In spite of these increases, the number of grants supported at the top quality levels has declined a bit. The reason for this is that the experimental program has given priority to increasing grant size as opposed to increasing the number of awards. In addition, the program has given attention to providing significant funds for equipment in order to keep funded projects competitive. The budget decreases that took place, particularly in FY2004 and FY2005, impacted this strategy (that is, increasing grant size and providing more funds for equipment) more significantly than they impacted the overall numbers of awards, which have not changed drastically. From FY1998 through FY2002 it was possible to make awards at the level requested, in some cases increasing existing awards by 30–40 percent. Beginning in FY2004 this was no longer feasible. Moreover, while it was possible to provide essentially all the capital equipment requested from FY1998 through FY2002, after that such funding had to be capped at $80,000 per award. Funding for capital equipment is also available through the NSF Major Research Instrumentation program, though the opportunity is somewhat limited because only two requests for funds are allowed per academic institution.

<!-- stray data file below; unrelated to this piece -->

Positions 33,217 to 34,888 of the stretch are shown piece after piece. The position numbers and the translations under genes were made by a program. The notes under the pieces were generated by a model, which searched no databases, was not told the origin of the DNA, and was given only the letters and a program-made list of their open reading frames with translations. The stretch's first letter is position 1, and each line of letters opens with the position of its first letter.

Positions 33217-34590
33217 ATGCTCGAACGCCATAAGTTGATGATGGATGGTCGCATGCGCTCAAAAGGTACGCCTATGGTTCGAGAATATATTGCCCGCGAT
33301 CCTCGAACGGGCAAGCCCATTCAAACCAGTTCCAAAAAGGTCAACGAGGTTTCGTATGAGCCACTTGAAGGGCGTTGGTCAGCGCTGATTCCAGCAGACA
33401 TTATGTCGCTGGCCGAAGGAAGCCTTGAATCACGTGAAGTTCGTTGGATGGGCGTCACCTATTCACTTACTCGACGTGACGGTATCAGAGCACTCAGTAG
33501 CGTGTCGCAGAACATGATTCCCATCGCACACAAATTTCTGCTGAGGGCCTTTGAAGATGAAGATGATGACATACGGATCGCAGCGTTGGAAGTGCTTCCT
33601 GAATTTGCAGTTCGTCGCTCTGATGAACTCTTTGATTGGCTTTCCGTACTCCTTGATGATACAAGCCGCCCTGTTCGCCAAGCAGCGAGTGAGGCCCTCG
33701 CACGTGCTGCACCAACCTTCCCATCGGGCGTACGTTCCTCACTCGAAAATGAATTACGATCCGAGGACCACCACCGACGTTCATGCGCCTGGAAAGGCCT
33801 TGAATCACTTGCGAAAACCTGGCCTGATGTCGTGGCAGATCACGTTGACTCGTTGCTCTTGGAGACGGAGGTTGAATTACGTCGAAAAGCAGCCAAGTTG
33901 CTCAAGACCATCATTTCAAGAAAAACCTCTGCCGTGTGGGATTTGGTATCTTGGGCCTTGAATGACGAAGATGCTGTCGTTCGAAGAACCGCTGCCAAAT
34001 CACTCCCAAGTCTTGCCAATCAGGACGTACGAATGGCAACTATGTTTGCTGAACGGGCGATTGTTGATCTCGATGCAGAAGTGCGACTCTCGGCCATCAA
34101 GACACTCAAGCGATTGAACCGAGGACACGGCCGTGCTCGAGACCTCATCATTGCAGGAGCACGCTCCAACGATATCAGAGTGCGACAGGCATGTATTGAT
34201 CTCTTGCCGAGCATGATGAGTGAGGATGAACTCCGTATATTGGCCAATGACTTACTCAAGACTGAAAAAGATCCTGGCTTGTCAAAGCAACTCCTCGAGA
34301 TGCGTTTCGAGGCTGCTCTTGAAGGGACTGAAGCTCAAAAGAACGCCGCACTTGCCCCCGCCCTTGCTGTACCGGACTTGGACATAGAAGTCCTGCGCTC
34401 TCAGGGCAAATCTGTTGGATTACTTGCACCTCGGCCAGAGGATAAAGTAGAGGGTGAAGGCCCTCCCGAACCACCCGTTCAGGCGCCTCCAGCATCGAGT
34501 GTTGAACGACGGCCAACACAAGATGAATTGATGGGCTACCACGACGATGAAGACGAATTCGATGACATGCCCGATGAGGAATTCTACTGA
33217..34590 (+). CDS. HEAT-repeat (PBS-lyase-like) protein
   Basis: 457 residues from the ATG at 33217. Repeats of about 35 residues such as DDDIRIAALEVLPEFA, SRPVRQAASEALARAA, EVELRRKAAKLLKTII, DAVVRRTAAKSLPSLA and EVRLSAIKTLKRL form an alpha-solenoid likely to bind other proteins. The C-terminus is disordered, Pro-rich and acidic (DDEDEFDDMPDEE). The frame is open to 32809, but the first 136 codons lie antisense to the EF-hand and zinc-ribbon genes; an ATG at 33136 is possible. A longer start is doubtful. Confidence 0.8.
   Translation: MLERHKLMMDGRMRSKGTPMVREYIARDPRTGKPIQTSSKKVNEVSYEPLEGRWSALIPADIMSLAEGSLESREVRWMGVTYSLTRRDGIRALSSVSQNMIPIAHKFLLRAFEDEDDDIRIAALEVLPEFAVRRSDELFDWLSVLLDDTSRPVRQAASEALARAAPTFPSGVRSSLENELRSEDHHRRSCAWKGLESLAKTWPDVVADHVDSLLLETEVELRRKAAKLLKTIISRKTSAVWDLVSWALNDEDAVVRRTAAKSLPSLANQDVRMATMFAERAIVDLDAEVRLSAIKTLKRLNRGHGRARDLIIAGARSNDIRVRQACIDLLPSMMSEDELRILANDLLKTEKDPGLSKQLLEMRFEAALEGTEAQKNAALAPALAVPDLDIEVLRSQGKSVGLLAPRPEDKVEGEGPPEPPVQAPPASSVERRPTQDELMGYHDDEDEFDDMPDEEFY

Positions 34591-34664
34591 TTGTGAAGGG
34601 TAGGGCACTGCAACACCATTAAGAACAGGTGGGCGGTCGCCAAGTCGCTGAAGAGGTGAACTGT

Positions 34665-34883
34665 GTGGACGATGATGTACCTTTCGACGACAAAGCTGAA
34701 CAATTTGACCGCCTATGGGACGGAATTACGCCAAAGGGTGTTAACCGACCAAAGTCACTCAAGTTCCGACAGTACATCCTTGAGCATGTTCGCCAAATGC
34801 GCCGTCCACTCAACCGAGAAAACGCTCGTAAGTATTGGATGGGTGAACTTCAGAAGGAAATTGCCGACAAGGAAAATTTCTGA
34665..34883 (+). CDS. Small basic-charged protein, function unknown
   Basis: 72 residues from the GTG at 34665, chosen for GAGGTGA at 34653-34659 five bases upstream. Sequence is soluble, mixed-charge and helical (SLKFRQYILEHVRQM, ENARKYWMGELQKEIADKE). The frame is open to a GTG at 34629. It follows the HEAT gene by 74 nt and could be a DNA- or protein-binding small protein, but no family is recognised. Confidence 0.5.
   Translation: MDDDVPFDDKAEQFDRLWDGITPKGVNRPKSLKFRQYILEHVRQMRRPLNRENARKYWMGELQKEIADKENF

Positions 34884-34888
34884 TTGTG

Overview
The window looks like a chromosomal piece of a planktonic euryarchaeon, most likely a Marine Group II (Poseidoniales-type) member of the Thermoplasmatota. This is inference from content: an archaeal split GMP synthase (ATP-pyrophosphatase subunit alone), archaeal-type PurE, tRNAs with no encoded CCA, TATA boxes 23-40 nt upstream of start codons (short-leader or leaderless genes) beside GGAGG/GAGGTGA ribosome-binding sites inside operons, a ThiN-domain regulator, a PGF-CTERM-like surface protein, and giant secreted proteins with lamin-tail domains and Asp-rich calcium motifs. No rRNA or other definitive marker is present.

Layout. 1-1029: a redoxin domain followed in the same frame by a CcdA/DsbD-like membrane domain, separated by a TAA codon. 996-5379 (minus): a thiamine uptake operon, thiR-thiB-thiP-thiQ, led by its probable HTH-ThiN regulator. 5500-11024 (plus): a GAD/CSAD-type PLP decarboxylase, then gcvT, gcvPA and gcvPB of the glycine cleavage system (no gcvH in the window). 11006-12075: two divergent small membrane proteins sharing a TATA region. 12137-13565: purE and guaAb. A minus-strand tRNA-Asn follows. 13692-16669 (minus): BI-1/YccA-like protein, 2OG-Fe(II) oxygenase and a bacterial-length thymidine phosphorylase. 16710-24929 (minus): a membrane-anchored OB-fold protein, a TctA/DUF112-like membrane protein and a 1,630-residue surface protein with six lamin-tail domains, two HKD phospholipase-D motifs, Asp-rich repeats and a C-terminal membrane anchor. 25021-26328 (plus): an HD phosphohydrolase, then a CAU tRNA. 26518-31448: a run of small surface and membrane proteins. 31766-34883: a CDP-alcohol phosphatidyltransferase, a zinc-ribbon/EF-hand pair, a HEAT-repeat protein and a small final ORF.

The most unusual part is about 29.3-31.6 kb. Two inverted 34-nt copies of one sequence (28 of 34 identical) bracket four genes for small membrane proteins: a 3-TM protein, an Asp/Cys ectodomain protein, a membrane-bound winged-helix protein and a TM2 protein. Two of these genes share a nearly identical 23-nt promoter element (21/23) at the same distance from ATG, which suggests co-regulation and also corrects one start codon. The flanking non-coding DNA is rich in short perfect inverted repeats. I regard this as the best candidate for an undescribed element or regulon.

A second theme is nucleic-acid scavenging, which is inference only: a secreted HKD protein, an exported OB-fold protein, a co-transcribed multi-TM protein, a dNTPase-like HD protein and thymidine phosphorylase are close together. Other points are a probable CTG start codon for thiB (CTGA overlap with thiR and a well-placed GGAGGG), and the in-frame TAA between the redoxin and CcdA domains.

In FY1996 the theory program budget was at about $3.5 million per year. It peaked at $4.7 million per year in FY2001 and has since declined, to about $4.1 million per year in 2005. With advice from the community, the program has elected to keep awards at nearly the existing amount while having to decrease the number of awards. An increase of about 30 percent in the program budget would be needed to return the program to its dollar level in FY2001 and to make up for inflationary losses.

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